Lansman, who came into politics as an aide to Tony Benn, is a figure of suspicion on parts of the broad left due to his decades-long commitment to the Labour party. His major opposition within Momentum and on its ruling executive comes from the AWL.

The removal of Jackie Walker as a vice-chair of Momentum after she said that Holocaust Memorial Day belittled victims of other genocides has boosted the AWL, although the AWL's Jill Mountford, who sits on Momentum's ruling executive, voted to remove Walker as vice-chair. (Walker remains on the NEC, as she has been elected by members). But despite that, the AWL, who have been critical of the process whereby Walker lost her post, have felt the benefit across the country.

Why? Because that battle has triggered a series of serious splits, not only in Momentum’s executive but its grassroots. A raft of local groups have thrown out the local leadership, mostly veterans of Corbyn’s campaign for the leadership, for what the friend of one defeated representative described as “people who believe the Canary [a pro-Corbyn politics website that is regularly accused of indulging and promoting conspiracy theories]”.

In a further series of reverses for the Lansmanite caucus, the North West, a Momentum stronghold since the organisation was founded just under a year ago, is slipping away from old allies of Lansman and towards the “new” left. As one insider put it, the transition is from longstanding members towards people who had been kicked out in the late 1980s and early 1990s by Neil Kinnock. The constituency party of Wallasey in particular is giving senior figures in Momentum headaches just as it is their opponents on the right of the party, with one lamenting that they have “lost control” of the group.

It now means that planned changes to Momentum’s structure, which the leadership had hoped to be rubberstamped by members, now face a fraught path to passage.

Adding to the organisation’s difficulties is the expected capture of James Schneider by the leader’s office. Schneider, who appears widely on television and radio as the public face of Momentum and is well-liked by journalists, has an offer on the table to join Jeremy Corbyn’s team at Westminster as a junior to Seumas Milne.

The move, while a coup for Corbyn, is one that Momentum – and some of Corbyn’s allies in the trade union movement – are keen to resist. Taking a job in the leader’s office would reduce still further the numbers of TV-friendly loyalists who can go on the airwaves and defend the leadership. There is frustration among the leader’s office that as well as Diane Abbott and John McDonnell, who are both considered to be both polished media performers and loyalists, TV bookers turn to Ken Livingstone, who is retired and unreliable, and Paul Mason, about whom opinions are divided within Momentum. Some regard Mason as a box office performer who needs a bigger role, others as a liability.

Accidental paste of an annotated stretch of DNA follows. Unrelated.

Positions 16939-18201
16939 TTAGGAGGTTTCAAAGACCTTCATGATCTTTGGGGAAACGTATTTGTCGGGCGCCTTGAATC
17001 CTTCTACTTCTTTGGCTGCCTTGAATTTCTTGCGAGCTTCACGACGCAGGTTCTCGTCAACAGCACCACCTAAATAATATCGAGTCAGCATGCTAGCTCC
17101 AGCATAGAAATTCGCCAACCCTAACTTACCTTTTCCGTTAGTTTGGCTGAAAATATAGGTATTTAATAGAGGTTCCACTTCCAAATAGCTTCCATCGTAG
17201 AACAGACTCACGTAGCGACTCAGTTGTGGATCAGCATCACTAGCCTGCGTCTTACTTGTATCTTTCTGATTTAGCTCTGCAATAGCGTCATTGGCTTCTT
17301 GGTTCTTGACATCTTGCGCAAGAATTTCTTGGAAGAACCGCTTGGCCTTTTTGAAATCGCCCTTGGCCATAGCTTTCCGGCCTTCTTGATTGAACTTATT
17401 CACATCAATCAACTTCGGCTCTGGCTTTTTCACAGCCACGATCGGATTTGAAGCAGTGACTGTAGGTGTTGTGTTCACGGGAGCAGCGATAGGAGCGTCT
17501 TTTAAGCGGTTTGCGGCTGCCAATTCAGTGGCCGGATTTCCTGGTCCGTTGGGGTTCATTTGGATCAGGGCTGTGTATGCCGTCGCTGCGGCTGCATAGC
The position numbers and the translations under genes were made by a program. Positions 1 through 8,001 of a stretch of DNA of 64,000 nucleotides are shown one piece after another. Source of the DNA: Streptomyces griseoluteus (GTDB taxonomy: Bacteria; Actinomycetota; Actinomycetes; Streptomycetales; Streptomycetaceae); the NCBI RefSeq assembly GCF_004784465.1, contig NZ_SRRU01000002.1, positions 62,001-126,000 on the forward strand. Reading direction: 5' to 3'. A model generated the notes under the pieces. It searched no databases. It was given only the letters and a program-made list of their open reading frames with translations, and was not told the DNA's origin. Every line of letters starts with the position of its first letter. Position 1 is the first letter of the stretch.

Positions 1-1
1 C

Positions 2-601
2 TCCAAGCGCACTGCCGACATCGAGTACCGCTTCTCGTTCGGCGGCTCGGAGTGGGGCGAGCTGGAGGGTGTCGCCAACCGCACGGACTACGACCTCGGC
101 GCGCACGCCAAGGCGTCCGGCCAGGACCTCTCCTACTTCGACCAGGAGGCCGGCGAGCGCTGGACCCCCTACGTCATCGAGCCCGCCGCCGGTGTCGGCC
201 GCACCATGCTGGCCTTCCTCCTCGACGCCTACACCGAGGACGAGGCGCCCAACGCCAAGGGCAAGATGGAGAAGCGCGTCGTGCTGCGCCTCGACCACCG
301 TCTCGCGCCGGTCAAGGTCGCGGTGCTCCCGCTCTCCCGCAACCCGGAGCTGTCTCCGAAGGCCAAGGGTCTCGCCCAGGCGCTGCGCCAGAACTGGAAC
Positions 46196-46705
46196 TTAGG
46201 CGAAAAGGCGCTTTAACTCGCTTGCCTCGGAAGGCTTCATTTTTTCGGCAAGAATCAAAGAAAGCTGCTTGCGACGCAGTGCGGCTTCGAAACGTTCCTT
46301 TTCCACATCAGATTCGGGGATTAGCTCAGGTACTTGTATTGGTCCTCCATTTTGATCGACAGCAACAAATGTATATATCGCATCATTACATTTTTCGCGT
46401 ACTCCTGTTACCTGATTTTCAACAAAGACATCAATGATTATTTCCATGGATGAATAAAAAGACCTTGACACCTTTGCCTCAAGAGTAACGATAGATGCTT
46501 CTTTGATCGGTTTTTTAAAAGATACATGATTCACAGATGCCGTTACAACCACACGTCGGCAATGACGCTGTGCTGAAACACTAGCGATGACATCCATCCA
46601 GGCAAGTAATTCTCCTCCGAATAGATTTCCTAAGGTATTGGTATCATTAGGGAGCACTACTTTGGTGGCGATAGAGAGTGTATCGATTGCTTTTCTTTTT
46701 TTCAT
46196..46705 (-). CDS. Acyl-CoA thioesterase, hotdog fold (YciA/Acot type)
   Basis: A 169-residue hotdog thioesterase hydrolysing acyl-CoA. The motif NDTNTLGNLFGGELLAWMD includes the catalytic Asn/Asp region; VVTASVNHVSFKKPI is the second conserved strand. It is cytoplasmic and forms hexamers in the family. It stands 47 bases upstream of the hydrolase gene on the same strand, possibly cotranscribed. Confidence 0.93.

But all are agreed that Schneider’s expected departure will weaken the media presence of Corbyn loyalists and also damage Momentum. Schneider has spent much of his time not wrangling journalists but mediating in local branches and is regarded as instrumental in the places “where Momentum is working well” in the words of one trade unionist. (Cornwall is regarded as a particular example of what the organisation should be aiming towards)

It comes at a time when Momentum’s leadership is keen to focus both on its external campaigns but the struggle for control in the Labour party. Although Corbyn has never been stronger within the party, no Corbynite candidate has yet prevailed in a by-election, with the lack of available candidates at a council level regarded as part of the problem. Councilors face mandatory reselection as a matter of course, and the hope is that a bumper crop of pro-Corbyn local politicians will go on to form the bulk of the talent pool for vacant seats in future by-elections and in marginal seats at the general election.

But at present, a draining internal battle is sapping Momentum of much of its vitality. But Lansman retains two trump cards. The first is that as well as being the founder of the organisation, he is its de facto owner: the data from Jeremy Corbyn’s leadership campaigns, without which much of the organisation could not properly run, is owned by a limited company of which he is sole director. But “rolling it up and starting again” is very much the nuclear option, that would further delay the left’s hopes of consolidating its power base in the party.

The second trump card, however, is the tribalism of many of the key players at a local level, who will resist infiltration by groups to Labour’s left just as fiercely as many on the right. As one veteran of both Corbyn’s campaigns reflected: “If those who have spent 20 years attacking our party think they have waiting allies in the left of Labour, they are woefully mistaken”. 

Stephen Bush is special correspondent at the New Statesman. His daily briefing, Morning Call, provides a quick and essential guide to British politics.